I tend to think the foundation of the "three R's" is essential to learning- that being said one can learn to read and write and do math in various ways which reach out to the different styles.
Just because your top critical skill is auditory does not mean you cannot or should not learn to read well. A child of that mentality can still learn to read well and come to enjoy reading IF they are taught to read within their style. The problem, in my opinion, of forcing one into text learning by one path, is that they have found that children who have dyslexia did NOT have to have dyslexia. This is because learning styles have to do with the way each person's brain is geared. One cannot change that nor apparently mold that. However, Phonics can be taught to all learning styles. It is one thing the whole language people had right, the focus in reaching all styles so more children could be literate with out being put into "special" classes and then being tagged and having a disablitiy to boot. I guess that is something to consider here- by forcing children to learn the foundaton of learning one way- because they cannot change their brain's wiring- actually creates a disability where there need not have been one.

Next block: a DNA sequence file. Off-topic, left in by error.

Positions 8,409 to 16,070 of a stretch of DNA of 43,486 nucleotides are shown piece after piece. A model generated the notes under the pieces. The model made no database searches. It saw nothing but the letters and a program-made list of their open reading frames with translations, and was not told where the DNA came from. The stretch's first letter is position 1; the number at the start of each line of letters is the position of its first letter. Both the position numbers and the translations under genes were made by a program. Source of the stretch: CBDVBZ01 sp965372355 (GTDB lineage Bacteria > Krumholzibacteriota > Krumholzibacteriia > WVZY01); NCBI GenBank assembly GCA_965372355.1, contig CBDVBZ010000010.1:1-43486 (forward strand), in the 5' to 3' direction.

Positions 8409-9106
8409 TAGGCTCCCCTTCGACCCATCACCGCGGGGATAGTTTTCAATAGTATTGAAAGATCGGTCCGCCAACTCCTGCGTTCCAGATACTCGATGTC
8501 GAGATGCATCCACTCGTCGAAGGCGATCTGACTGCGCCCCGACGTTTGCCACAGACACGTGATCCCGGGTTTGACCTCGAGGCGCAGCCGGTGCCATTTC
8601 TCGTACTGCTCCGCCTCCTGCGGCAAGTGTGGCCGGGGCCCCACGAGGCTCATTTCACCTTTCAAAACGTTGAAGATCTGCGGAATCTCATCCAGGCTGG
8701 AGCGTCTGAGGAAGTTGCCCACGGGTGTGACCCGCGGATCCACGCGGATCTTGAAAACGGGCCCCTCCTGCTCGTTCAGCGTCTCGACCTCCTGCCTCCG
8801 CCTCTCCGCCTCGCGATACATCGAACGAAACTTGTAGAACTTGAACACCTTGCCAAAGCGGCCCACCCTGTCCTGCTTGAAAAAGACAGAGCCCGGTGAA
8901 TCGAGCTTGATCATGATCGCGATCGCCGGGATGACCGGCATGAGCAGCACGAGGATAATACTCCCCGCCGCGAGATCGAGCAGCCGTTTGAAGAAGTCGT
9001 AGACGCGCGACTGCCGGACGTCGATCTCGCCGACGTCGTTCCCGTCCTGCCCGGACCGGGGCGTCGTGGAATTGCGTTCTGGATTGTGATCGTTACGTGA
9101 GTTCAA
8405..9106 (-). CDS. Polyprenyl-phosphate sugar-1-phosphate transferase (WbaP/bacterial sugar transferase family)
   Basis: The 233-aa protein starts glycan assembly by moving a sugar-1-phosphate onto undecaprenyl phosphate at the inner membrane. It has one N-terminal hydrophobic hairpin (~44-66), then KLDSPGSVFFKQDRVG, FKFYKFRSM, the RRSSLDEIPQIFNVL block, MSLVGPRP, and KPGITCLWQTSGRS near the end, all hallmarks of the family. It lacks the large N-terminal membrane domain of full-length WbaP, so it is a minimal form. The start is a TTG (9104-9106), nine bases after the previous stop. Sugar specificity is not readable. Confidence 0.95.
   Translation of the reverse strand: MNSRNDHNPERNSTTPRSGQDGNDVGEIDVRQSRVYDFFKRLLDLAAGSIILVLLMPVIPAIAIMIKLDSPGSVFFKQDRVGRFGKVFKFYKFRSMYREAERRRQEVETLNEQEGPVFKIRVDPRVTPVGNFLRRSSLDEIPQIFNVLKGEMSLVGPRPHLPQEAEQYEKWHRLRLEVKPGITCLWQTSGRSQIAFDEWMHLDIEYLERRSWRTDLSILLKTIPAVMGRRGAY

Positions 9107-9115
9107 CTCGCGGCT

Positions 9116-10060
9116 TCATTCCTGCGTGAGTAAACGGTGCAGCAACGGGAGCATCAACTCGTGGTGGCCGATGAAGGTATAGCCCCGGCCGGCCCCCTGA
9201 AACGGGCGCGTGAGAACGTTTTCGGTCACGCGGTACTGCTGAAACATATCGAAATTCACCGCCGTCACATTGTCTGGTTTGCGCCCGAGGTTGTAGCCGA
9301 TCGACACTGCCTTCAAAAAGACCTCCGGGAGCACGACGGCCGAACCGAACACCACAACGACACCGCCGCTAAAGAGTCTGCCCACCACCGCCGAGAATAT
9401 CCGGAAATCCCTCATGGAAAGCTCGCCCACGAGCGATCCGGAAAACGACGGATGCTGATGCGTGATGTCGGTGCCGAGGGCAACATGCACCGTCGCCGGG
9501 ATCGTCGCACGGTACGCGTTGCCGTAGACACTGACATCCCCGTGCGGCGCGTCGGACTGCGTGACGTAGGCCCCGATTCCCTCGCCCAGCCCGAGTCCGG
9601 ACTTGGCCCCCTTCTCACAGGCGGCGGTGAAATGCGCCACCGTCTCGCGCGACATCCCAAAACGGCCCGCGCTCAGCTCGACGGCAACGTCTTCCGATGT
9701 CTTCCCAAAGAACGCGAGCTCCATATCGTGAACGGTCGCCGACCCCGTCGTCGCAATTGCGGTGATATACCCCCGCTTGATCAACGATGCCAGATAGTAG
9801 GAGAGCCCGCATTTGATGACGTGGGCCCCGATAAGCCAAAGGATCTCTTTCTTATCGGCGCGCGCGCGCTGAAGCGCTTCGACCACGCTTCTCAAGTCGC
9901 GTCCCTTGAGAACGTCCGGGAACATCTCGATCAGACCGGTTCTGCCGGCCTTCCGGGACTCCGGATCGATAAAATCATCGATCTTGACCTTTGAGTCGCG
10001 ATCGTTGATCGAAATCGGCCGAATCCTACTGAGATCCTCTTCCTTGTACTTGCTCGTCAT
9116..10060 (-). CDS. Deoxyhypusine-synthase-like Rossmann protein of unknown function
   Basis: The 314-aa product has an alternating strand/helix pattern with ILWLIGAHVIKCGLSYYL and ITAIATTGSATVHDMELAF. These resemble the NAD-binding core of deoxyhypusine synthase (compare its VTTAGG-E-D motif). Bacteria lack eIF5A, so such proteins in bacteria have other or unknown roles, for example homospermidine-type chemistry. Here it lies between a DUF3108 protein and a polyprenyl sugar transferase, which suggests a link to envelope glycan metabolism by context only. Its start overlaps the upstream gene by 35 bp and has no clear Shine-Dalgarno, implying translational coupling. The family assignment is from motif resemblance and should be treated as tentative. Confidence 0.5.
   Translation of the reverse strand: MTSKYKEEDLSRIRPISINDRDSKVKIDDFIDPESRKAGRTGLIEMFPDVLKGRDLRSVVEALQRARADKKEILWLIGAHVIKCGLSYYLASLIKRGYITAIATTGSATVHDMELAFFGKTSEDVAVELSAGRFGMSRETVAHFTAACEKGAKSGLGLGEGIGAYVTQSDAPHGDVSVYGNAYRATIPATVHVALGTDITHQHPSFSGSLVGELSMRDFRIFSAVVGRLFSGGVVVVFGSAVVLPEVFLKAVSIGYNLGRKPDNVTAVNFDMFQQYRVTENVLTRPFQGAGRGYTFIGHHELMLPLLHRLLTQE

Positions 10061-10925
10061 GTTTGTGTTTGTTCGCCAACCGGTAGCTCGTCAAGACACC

There are methods of teaching reading with phonics that use each of the critical thinking pathways. You don't have to teach just one part to one child and another to the next (and maybe get it wrong if you didn't evaluate the child's style correct). You use the complete program and it in a sense catches each child enabling them to become good readers regardless of their style. So though they may not "get" the visual aspect, because there is also auditory, etc. alongside
of the first it opens the world of reading to all people of all styles. It is simple, but specific, so it does not cater to one type nor slow anyone down - which in my mind is the only concern of teaching strictly to a more unique style anyway.
Okay, I am rambling again.